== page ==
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Corten-Clad Casa La Baronia Resists the Pacific Ocean’s Corrosive Power in Chile
Posted By Tafline Laylin On August 13, 2012 @ 11:45 am In Architecture,carousel showcase,Daylighting,Design for Health,gallery | No Comments
The designers were limited by a tight budget and a very specific design brief when commissioned to build this striking seaside home, so they kept their material choices simple. A bolted timber box  wrapped in weathered steel, and punctuated by glass windows, the Casa la Baronia has a small footprint  of just 150 square meters but big views.
Deep horizontal windows provide excellent viewing spaces, while extensive glazing ensures that a lot of natural light penetrates the interior that is defined by an intense minimalism . The home’s cantilevering section provides space for storage and shade and the entire seaside program is reached by a long, elevated timber ramp. Completed in 2009, this enviable home is especially notable for its refined simplicity and awe-inspiring location.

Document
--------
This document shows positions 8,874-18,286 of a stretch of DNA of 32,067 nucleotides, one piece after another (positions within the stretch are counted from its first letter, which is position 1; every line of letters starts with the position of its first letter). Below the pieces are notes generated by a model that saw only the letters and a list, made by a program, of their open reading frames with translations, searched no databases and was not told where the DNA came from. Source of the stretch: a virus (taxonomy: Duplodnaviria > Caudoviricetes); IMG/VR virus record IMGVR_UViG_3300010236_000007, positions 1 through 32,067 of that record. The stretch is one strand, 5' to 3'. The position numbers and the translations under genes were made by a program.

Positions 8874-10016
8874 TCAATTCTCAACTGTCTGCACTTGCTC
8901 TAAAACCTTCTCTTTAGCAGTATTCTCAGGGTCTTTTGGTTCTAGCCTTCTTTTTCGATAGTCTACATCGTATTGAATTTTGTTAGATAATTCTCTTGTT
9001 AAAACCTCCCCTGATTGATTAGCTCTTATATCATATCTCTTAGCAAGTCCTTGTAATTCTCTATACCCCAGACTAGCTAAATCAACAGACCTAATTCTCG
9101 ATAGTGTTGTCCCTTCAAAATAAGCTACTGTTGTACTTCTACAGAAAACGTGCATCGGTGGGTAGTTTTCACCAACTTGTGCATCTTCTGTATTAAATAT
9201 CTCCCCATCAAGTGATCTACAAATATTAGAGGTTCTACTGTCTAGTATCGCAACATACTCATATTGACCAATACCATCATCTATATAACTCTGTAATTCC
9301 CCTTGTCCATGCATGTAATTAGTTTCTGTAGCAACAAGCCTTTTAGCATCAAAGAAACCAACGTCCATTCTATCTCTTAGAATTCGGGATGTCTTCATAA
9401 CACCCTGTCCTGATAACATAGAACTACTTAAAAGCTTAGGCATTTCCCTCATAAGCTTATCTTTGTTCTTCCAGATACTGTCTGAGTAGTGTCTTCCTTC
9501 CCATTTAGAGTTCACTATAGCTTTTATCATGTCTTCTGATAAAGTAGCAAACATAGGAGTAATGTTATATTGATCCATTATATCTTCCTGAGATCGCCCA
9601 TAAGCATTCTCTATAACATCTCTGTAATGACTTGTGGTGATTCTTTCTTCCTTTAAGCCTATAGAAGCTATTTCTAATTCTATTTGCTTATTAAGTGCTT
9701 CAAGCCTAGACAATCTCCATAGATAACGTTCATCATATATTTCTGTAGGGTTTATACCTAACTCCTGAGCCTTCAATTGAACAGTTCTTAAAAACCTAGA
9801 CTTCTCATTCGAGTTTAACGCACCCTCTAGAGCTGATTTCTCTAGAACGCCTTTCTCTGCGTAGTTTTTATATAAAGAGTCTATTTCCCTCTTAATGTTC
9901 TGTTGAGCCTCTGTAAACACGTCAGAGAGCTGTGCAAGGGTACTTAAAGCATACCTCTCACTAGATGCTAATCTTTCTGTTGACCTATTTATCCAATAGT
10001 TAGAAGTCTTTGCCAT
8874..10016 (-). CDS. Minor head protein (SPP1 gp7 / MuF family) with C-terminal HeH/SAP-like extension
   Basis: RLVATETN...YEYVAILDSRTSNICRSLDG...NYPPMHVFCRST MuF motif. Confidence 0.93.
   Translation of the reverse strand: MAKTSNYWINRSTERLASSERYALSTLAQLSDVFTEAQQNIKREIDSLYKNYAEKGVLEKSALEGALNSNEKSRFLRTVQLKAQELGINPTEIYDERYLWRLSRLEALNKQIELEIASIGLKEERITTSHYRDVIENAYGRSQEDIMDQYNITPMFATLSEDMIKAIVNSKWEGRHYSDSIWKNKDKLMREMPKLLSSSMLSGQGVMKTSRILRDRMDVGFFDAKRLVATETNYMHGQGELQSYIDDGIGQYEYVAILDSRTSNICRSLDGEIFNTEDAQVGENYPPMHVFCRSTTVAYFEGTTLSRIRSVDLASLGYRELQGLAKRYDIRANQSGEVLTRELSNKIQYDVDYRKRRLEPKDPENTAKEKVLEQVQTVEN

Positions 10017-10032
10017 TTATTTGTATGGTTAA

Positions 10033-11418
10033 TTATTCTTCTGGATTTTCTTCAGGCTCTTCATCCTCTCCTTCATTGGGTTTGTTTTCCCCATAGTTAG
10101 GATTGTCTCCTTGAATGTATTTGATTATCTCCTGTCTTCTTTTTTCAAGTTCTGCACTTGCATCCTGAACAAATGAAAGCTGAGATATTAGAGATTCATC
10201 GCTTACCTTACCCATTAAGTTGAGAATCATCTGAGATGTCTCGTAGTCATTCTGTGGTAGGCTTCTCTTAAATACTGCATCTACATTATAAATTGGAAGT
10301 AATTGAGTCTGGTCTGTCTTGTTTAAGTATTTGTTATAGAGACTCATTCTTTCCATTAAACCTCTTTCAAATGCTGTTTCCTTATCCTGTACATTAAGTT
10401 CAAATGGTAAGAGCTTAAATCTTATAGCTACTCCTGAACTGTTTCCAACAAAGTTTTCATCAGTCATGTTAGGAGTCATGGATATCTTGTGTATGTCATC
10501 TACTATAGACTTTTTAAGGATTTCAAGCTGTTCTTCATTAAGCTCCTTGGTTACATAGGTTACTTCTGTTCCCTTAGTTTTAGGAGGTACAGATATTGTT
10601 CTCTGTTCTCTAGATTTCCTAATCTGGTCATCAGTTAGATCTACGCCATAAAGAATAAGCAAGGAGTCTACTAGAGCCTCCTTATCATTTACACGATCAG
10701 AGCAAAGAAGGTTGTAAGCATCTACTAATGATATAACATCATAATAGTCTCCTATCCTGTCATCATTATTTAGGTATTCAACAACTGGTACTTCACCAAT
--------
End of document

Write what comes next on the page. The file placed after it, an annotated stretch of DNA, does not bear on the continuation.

+ Max Núñez 
Photography by Sergio Pirrone
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URL to article: http://inhabitat.com/corten-clad-casa-la-baronia-resists-the-pacific-oceans-corrosive-power-in-chile/
URLs in this post:
 Max Núñez: http://www.maxnunez.cl/detalle.php?filtro=Built&tipo=28#prettyPhoto
 Nicolás del Rio: http://www.nicolasdelrio.cl/index.php/projects.html
 Valparaíso home: http://en.wikipedia.org/wiki/Valpara%C3%ADso
 bolted timber box: http://inhabitat.com/giant-timber-tower-rises-out-of-the-czech-countryside/
 small footprint: http://en.wikipedia.org/wiki/Ecological_footprint
 intense minimalism: http://inhabitat.com/tag/minimalist-design/
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